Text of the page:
"Neighborhood Watch" Created By and Starring UCB Comedians

Neighborhood Watch -- Official Promo Video from Noam Bleiweiss on Vimeo.

UCB comedians Mike Mitchell, Ron Babcock and Jake Regal star in Neighborhood Watch, a new web series written and directed by Noam Bleiweiss, who also directs the Beta team Pantsuit. The series features Dennis Haskins -- yes, Mr. Belding from Saved by the Bell -- in what Noam calls Haskins' "first-ever return to onscreen 'principal-ing.'"

"When I think of comedy in L.A. I think of UCB," says Noam. "It's where the funniest actors are. So when the time came to cast for Neighborhood Watch, I knew that's where I wanted to look. We kind of got to treat the performer page on the UCB site as our casting site for the show. We went through all the performers and picked the ones who we'd seen on stage and knew were funny. Then we could take it a step further and go watch their videos on UCB Comedy. It's so much more enjoyable than auditions. And the great thing about UCB is that if someone you wanted to cast is already booked during your shoot dates, there's so many other super-talented performers to pick from."

Noam notes that Lindsay Hendrickson, UCBLA's General Manager, was extremely helpful -- "she always seemed to email me people's contact information within minutes, which is so convenient when you're facing the time crunch before a shoot."

Neighborhood Watch, which debuts Mon., Nov. 1,
is about fool-hardy middle age men living in Sunnyvale, the safest town in America, who start a Neighborhood Watch as an excuse to spend time away from their wives. But, when actual crimes begin to pop up, the men attempt to solve the mystery... very poorly.

Visit the Neighborhood Watch website and check back Monday for the first episode.

Sunday, October 24, 2010

Interview: Matt Besser on "This Show Will Get You High"

Matt Besser is co-founder of the Upright Citizens Brigade Theatre. The Upright Citizens Brigade television series ran for three seasons on Comedy Central, and in the fall of 2005, the UCB premiered their improv show ASSSSCAT: Improv on Bravo. Besser teamed up with Method Man and Redman to create and perform in the hidden camera show Stung on MTV. He was also a co-creator and star of Crossballs which ran 23 episodes on Comedy Central; and created and starred in The Very Funny Show for

Besser has guest-starred on The Sarah Silverman Show, Reno 911, Mighty B, Word Girl, Pilot Season, The Bernie Mac Show, Frasier, Late Friday; and featured in the movies Freak Dance, Year One, Walk Hard: The Dewey Cox Story, Drill Bit Taylor, The TV Set, Junebug, and the zombie western Wanted: Undead or Alive.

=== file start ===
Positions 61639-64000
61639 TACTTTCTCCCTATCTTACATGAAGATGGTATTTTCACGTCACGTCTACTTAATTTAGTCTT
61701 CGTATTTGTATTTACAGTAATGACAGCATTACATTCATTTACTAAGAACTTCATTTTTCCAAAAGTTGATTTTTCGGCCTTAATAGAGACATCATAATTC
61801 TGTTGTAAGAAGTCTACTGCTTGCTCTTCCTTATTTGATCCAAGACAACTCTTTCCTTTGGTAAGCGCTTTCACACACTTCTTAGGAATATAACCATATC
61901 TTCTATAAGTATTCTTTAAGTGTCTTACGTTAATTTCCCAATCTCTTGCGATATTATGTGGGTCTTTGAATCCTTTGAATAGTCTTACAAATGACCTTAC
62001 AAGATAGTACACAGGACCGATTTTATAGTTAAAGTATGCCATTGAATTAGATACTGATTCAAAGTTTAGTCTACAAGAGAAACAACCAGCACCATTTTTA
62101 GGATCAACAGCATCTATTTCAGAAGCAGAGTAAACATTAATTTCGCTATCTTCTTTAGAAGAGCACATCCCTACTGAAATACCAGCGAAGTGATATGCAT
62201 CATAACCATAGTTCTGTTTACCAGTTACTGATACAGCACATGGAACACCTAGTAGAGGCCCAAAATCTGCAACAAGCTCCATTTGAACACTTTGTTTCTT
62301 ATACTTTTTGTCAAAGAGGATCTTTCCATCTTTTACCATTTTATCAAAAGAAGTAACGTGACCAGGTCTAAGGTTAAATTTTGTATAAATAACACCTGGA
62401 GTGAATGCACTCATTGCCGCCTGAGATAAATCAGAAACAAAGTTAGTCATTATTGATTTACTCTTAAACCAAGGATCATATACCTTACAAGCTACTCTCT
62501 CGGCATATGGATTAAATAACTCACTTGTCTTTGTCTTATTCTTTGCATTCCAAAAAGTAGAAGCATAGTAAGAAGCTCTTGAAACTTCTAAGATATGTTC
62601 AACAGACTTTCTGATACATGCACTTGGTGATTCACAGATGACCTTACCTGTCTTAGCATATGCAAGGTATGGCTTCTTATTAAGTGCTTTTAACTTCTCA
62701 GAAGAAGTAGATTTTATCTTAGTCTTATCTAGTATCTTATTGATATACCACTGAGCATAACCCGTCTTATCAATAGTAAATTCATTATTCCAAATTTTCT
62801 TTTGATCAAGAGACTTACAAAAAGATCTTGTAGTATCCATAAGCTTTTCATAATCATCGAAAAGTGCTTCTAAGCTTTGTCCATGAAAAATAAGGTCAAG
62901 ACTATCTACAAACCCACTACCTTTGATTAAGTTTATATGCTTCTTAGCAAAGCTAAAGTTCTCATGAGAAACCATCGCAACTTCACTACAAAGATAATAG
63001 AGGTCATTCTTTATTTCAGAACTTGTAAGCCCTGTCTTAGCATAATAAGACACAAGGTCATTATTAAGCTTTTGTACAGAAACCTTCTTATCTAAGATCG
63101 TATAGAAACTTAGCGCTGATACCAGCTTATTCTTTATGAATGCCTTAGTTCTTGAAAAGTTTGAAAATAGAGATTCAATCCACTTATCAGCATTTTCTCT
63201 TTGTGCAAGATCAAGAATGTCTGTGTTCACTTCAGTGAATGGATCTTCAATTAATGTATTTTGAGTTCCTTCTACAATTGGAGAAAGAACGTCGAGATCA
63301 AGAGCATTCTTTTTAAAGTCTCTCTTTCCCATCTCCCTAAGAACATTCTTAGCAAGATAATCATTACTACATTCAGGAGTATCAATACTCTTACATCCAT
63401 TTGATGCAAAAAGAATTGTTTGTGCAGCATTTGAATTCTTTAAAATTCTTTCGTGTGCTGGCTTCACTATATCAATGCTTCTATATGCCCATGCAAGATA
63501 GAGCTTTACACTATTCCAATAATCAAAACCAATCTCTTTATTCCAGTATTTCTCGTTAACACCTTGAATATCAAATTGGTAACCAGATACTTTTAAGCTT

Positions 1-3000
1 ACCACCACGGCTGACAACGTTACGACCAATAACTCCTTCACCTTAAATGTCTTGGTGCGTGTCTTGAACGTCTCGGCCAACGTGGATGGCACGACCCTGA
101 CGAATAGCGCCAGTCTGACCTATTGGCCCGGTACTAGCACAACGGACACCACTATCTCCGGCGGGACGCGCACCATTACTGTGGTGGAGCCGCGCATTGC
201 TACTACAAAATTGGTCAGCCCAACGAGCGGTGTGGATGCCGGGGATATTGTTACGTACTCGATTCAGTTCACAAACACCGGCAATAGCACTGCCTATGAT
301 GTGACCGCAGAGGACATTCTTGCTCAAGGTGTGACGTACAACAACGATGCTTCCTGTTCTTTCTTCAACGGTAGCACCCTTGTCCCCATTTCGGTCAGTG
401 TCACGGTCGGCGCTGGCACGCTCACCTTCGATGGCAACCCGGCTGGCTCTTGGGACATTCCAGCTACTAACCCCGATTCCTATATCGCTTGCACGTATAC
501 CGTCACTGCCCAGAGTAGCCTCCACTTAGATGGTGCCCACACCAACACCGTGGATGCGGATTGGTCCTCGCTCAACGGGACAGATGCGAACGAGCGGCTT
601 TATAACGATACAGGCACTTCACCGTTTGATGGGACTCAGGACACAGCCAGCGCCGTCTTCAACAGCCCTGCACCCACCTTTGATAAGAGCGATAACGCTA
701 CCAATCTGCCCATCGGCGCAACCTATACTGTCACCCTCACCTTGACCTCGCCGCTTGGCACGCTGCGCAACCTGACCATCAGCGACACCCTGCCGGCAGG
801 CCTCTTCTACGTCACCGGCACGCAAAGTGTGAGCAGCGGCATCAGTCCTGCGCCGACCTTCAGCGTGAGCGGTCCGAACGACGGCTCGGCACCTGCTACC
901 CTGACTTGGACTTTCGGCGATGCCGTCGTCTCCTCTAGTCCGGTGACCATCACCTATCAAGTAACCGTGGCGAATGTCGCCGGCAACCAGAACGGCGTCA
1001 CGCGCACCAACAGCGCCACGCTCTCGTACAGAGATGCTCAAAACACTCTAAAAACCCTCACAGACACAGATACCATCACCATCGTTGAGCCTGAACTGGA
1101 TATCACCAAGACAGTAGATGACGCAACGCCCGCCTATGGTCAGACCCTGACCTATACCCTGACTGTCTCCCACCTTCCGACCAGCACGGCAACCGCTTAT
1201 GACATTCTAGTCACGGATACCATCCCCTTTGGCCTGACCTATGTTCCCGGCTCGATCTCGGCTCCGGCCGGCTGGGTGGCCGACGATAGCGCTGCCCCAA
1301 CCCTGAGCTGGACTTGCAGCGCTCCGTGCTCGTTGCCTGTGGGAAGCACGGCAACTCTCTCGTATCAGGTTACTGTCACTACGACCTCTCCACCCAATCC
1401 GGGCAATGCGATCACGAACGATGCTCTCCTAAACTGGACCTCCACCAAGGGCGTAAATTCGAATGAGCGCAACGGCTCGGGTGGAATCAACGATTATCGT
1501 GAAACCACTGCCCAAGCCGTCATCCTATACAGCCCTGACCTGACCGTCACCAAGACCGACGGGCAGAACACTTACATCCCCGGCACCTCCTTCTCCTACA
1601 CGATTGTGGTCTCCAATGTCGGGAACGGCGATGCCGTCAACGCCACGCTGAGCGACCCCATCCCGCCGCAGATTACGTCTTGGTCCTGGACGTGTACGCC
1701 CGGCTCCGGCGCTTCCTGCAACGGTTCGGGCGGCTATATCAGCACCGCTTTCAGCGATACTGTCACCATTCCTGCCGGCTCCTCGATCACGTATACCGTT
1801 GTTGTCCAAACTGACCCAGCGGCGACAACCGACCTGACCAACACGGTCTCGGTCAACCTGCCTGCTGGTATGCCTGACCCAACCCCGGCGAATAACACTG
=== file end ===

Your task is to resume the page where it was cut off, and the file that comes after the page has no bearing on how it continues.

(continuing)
His new sketch pilot/special, "This Show Will Get You High," hits Comedy Central Wed., Oct. 27 at 3am; Thurs., Oct. 28 at 4:30am; and Mon., Nov. 1 at 4am.

UCB Comedy talked to Besser about This Show Will Get You High, what's exciting him about the UCB scene, and Save the Last Dance.

What is the premise of This Show Will Get You High?

MB: The show is a sketch show but we do a performance live on the road -- we did one at a theater in Santa Cruz -- but we also go to a big event and hang out at it. So we went to 4/20 at Santa Cruz, the Long Beach Grand Prix and the Anaheim Comicon.

Costume Contest 2 - James
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So each episode has the live show element and a big event?

MB: That was the idea but we ended up shooting too much material. A lot of that material will end up on UCB Comedy.

One of the goals of the show was to get the best sketch writers and performers from UCB Theatre. So, the first step was to ask both artistic directors, Anthony King and Neil Campbell, who are the best writers out there? Who is putting out the best stuff? We got a bunch of good submissions. I must have looked at 40-60 submissions and then we ended up whittling it down to around 20 people we really liked and a couple people we brought on to be there just about the whole time, including Chris Kelly, who was kind of our senior writer, and Craig Rowin, who also came out from New York. And there were 15 other writers from the theater, mostly from L.A.

The original idea for my show was to use the entire UCB Theatre and not have a set cast. I thought it was an unique idea -- calling it a 300-person ensemble -- just whoever is best-suited for the scene is cast. But the network wanted to go with a cast where you’d become familiar with their faces, so we went in that direction.

What were you looking for when selecting writers and performers for the show?

MB: For writers, I look for someone who knows the game, which is what we focus on at the UCB. I look for people who know how to find game, know how to find the focus of the scene really quickly and then are really good at heightening that without being too verbose, too, because these days, sketches need to be on the short side. You know, you’d like to have a five- or six-minute scene, but we have to aim for three or less, which is a kind of a whole skill in itself.